I see that I last posted on December 19th. About the difficult painful dark season I had been in, and about how I was beginning to see the light again.
But since then.
I’ve landed on Planet Grief. Since the first of the year there have been losses upon losses, grief upon grief. A cousin, a friend of my daughter’s, a best friend of my husband’s. All lives lived short.
But this. This wrecked me.
My dear friend Elaine lost her beautiful daughter Emilie on January 6th. To suicide. 22 years old.
I didn’t know Emilie well, but I know my friend well, and I know enough about Emilie and her brave fight. Enough to be wrecked.
It’s not right. It’s not fair.
The week before Emilie died, Elaine and I had breakfast together. We talked about being “broken open” – being willing to be authentic and vulnerable with our pain and brokenness. About how we think grief and pain paralyzes other people, so that we’ve been taught to hide it. Behind “oh I’m fine” and “God is good.” We say that when we are asked “How are you?” because mostly they don’t really want to hear the truth – that I’m wrecked. They mean something more like “Hey good to see you!” so we don’t tell the truth.
We’ve been conditioned, taught even, to hide our pain.
And we, Elaine and I, think this: That we need to be reconditioned, to be retaught, so that we are real with our hurt places.
It’s dangerous, that. Because some won’t understand it, some will be uncomfortable with it, and some will be paralyzed by our pain to the point that they walk away from us.
But those of us that remain can help each other through the hurt the grief the pain the healing the inevitable changing.
That’s what we talked about.
And five days later, Emilie died.
And this happened to Elaine:
“A catastrophic loss is like undergoing an amputation of our identity. It is not like the literal amputation of a limb; rather, it is more like the amputation of the self from the self.”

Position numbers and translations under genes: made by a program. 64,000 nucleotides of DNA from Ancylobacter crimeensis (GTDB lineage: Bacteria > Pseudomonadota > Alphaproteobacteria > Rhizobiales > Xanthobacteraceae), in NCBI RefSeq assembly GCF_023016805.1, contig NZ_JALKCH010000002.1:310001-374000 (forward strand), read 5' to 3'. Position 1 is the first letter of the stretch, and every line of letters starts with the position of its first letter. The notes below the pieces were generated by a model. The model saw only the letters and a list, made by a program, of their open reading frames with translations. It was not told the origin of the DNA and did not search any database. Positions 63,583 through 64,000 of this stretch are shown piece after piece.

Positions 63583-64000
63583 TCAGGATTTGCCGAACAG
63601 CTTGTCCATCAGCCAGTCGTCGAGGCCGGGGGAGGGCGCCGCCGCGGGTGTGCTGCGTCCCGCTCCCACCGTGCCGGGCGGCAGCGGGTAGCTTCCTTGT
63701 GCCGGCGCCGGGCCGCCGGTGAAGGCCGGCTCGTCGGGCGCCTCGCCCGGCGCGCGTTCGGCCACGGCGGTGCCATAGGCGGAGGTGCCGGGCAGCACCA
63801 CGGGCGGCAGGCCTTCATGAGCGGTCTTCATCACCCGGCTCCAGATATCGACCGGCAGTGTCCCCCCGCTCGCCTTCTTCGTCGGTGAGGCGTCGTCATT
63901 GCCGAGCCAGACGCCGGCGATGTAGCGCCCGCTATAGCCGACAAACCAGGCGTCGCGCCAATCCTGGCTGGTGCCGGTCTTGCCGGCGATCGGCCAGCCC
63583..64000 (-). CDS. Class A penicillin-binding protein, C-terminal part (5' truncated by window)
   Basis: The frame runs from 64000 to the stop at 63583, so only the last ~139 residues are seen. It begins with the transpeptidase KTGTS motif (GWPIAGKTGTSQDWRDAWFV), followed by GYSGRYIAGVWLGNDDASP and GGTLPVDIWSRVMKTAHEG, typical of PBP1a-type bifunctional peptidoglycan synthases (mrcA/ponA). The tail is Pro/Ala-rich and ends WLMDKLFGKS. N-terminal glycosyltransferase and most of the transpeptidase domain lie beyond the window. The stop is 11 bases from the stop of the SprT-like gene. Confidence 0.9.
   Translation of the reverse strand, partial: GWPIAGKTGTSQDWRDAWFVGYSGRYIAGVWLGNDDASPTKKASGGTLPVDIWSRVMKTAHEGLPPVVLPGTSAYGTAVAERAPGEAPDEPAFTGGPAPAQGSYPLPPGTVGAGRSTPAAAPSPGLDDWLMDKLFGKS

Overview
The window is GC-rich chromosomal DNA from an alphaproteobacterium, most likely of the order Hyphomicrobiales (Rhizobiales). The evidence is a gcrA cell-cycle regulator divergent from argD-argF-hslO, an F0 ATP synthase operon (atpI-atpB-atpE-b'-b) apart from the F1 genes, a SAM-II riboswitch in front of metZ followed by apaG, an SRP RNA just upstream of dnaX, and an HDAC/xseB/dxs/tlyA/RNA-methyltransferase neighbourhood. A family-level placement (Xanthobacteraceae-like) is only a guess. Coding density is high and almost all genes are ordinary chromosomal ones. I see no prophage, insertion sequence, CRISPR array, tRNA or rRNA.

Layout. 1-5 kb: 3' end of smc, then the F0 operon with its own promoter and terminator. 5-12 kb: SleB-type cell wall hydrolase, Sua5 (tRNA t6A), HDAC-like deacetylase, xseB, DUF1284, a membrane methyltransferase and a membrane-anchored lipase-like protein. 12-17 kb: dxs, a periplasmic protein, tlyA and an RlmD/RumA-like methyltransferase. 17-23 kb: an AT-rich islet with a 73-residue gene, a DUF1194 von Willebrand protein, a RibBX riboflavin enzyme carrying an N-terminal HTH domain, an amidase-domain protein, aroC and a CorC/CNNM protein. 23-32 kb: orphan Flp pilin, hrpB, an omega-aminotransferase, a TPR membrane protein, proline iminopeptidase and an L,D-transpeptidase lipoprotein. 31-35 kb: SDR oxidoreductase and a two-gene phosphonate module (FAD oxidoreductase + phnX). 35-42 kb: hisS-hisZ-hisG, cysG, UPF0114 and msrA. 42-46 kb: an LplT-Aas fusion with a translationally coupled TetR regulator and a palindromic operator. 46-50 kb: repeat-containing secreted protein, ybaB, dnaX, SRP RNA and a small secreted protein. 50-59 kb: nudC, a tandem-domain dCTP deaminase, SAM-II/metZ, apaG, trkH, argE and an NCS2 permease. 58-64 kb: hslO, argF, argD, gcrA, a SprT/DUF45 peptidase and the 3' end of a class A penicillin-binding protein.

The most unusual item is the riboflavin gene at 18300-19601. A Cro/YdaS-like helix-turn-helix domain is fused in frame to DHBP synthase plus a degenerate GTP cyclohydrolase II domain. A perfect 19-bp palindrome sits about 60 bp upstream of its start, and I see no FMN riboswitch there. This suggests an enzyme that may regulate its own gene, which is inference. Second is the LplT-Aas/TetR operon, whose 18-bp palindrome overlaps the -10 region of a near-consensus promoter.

(“A Grace Disguised” – Jerry L. Sittser)
A part of her self has been amputated. Not a reversible loss like a broken arm, from which she would heal. Amputation cannot be healed – it is permanent.
“The results are permanent, the impact incalculable, the consequences cumulative. Each new day forces one to face some new and devastating dimension of the loss.” (“A Grace Disguised”)
She is living on Planet My Baby Died.
And I’m living on Planet My Friend’s Baby Died.
Is it the same planet? No. Her grief is unique – like her thumbprint. But so is mine, and somewhere we must be related because parts of our thumbprint look a little bit alike. Our planets are in close proximity, and we can visit each other.
But both are far away from Planet Earth.
On Planet Earth, other people’s grief can be detached from, or talked at, or a fix can be attempted from afar.
Grief is diluted and sterilized on Planet Earth.
When we are suffering, grieving the impossible, our vision is narrowed to a painfully bright slice of reality. We are ragged, not detached. We cry and yell and our noses run and there are probably lots of germs around us because of it.
And we are exquisitely, painfully aware of the Human Condition. The reality slice we live in makes it clear that this world is truly not our home, that it is dirty and wrecked and WE WERE NEVER MEANT FOR THIS. God never meant for this.
And look at the mess.
I have a choice, you know. I can detach and return to Planet Earth and push it all away and pretend like I’m fine and deny and just keep moving, keep moving, don’t think or feel or go to any of those messy ragged places. Because, frankly, it’s costly to live on a planet that’s in rotation with Planet My Baby Died.
But I choose to enter in. And stay.
Because she needs me and I need her. Because we’re being real and vulnerable and authentic and ragged. We’re crying and cussing and laughing and shaking our heads. Together.
And we remember Jesus. That He was a man of sorrows, well acquainted with grief. There was so much MORE to Him than just sorrow and grief, but it IS part of Him. Elaine is a woman of sorrows, and right now the sorrow is all she can see, but I can see the “more” of her. The beautiful parts of her that remain, despite the amputation. And I will remind her that they are there until she can see them again.
She is hanging on a cross, next to Jesus. He sees her. He loves her. He grieves for her and with her. And I will keep reminding her of that as well, when she can’t see.
Incredibly, in the midst of the unimaginable, she is teaching me. And others. Ministering to me from her pain, showing me what it looks like to live broken open.
Ashes are being exchanged for beauty.
Emilie was brave, and broken.
Elaine is broken, and brave.
Where are you living? Are you on Planet Alone in My Pain? Be brave and find someone who will hold your brokenness gently in her hands. Be broken open.
Are you on Planet Earth? Consider attaching, rather than detaching, to a sufferer you love. Consider inviting them to be broken open with you.
I leave you with this, from Emilie’s funeral:
Until next time,